Recent Podcast with MSU Professor Emeritus Envisions the Future of African Agriculture

Podcast emphasizes the need for African agricultural research and development with a panel of speakers including professor emeritus Thom Jayne

A recent podcast by the African Green Revolution Forum 2021 (AGRF2021) brought together a panel of expert speakers including Agricultural, Food, and Resource Economics (AFRE) University Foundation Professor emeritus Thom Jayne  and panel members from Kenya, Nigeria and South Africa to discuss the report commissioned by the Board for International Food and Agricultural Development (BIFAD) on “Agricultural Productivity Growth, Resilience, and Economic Transformation in Sub-Saharan Africa IMPLICATIONS FOR USAID”. The discussion centered around African development and how best Sub-Saharan African countries can work to increase productivity, resilience, and economic transformation.

Jayne shared five key findings from the report he co-wrote with Louise Fox, Keith Fuglie, and AFRE faculty and Food Security Group (FSG) member Adesoji Adelaja:

  1. There is clear evidence of profound economic transformation in Sub-Saharan Africa. Indicators including health, live expectancy, financial inclusion, government effectiveness and resilience have improved. Jayne pointed out that this was a positive message that he believed is under appreciated.
  2. Africa has the highest rate of agricultural growth in the world, growing 4% per year versus the worldwide average of 2.5%. He noted that most of that production growth comes from expansion of area under cultivation.
  3. There is great diversity in Africa, and policy recommendation will likely be over generalized if they are not tailored to the needs of the individual countries.
  4. African governments spend much less on agricultural extension and research and development than other governments.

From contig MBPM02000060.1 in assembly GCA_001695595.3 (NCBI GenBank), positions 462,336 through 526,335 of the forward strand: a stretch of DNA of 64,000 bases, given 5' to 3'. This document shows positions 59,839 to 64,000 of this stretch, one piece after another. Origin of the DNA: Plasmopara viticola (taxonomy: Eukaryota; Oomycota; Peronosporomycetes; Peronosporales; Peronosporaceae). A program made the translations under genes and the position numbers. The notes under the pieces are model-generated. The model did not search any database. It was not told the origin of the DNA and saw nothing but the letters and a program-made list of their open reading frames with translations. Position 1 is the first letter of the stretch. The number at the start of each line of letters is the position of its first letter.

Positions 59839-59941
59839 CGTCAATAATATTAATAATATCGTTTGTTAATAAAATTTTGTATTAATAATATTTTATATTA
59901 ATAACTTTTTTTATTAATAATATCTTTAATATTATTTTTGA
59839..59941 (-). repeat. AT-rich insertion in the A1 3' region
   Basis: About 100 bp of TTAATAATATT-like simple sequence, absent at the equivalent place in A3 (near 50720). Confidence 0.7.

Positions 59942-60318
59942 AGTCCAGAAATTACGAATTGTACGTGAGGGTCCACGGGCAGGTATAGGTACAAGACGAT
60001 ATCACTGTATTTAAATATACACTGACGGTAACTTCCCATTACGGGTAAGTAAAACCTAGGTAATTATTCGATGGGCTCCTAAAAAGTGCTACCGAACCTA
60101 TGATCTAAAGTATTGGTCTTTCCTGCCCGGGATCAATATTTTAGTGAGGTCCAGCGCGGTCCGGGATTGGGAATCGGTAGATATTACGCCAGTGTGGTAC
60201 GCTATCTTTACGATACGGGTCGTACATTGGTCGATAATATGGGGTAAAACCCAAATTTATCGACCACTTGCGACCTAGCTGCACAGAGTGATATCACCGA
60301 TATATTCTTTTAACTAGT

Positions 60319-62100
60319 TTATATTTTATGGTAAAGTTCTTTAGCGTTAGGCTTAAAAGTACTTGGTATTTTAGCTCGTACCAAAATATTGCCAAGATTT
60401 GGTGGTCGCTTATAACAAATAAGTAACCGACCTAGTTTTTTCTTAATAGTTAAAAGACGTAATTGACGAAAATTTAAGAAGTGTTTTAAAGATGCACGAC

5. Farmers need incentives to farm more intensively, not just to have technologies available to them. Market infrastructure, stable trade and macroeconomic policies, and improvements in education are some of the most important incentives to intensive farming.

All the panelist agreed that investment in research and development is a precondition for raising agricultural yields in Africa toward international averages. The debate on how to implement that in practice was lively, with a dichotomy developing between a focus on private sector investment and governmental spending. It was clear to all that food production needed to continue to increase, and that converting more forest and grasslands to fields was not feasible or environmentally sustainable.

Most African countries need to pivot toward increasing the yield of current cultivated land. Ethiopia was held up as an excellent example of a country that has successfully invested in R&D and extension.  With half of Sub-Saharan Africa’s extension workers, and a commitment to an agricultural R&D budget they’ve seen significant increases in yield. It was suggested that investing just 1% of GDP in agricultural R&D could result in large increases in crop yields and achieve more rapid economic transformation.

Overall, the podcast was very positive, and there was great hope that in the coming decade the growing group of highly educated Africans will leverage their skills and knowledge to do the research and create policy recommendations that will facilitate private investment in the infrastructure Africa needs to feed itself.

Listen to the AGRF podcast here.

Read the Agrilinks article here.

Read the BIFAD report here.


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